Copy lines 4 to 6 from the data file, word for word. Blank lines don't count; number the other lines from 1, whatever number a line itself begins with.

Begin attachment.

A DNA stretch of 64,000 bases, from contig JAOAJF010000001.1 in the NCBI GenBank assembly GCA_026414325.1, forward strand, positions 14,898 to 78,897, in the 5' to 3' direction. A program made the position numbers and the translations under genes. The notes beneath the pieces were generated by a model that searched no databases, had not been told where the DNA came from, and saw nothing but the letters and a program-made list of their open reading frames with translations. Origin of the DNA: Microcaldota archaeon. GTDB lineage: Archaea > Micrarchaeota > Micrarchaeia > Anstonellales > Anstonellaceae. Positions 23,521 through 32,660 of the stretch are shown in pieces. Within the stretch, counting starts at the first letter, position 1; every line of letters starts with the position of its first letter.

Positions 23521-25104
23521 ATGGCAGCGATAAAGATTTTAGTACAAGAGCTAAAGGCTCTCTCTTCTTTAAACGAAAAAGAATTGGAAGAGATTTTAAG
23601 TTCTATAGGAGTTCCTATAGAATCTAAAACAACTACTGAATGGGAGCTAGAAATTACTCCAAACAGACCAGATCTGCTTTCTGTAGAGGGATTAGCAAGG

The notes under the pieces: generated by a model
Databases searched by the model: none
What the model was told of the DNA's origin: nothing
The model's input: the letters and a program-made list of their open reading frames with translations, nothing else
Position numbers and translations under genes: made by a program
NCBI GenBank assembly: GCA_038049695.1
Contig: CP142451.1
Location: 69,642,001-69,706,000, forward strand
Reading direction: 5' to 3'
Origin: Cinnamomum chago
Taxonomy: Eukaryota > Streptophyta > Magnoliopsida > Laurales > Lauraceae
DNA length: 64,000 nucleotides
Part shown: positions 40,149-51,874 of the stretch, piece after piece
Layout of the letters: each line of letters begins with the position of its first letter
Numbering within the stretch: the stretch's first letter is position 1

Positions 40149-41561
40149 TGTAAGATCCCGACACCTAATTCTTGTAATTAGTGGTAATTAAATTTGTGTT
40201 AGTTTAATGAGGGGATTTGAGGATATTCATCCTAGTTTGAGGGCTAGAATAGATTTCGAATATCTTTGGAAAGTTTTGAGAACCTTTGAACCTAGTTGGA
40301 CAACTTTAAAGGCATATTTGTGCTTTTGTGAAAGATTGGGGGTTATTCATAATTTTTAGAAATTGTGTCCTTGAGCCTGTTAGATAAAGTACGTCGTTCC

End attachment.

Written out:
23601 TTCTATAGGAGTTCCTATAGAATCTAAAACAACTACTGAATGGGAGCTAGAAATTACTCCAAACAGACCAGATCTGCTTTCTGTAGAGGGATTAGCAAGG

The notes under the pieces: generated by a model
Databases searched by the model: none